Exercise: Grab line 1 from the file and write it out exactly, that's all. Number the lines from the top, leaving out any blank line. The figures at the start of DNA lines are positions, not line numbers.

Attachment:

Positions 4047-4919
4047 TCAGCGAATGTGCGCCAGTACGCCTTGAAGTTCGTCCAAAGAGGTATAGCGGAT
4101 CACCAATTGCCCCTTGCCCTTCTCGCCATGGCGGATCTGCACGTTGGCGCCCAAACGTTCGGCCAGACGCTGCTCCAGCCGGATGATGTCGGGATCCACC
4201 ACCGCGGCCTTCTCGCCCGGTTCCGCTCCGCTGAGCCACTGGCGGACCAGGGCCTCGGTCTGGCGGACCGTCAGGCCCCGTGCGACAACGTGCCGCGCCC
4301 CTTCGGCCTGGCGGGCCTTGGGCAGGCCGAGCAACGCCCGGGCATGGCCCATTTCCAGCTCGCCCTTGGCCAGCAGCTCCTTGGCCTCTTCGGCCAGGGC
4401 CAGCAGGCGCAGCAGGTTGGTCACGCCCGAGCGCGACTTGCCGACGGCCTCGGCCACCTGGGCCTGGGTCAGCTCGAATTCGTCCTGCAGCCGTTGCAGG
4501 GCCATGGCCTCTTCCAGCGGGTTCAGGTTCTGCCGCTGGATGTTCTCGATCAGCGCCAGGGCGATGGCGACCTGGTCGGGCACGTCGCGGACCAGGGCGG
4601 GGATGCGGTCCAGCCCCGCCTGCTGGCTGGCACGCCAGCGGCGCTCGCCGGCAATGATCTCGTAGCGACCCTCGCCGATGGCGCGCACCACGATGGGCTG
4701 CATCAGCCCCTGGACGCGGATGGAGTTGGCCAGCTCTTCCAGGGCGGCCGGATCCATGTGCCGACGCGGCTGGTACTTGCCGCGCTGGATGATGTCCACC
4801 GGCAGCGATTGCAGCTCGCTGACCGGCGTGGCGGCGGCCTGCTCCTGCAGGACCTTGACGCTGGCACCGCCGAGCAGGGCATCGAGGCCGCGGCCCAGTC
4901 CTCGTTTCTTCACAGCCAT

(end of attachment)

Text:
Positions 4047-4919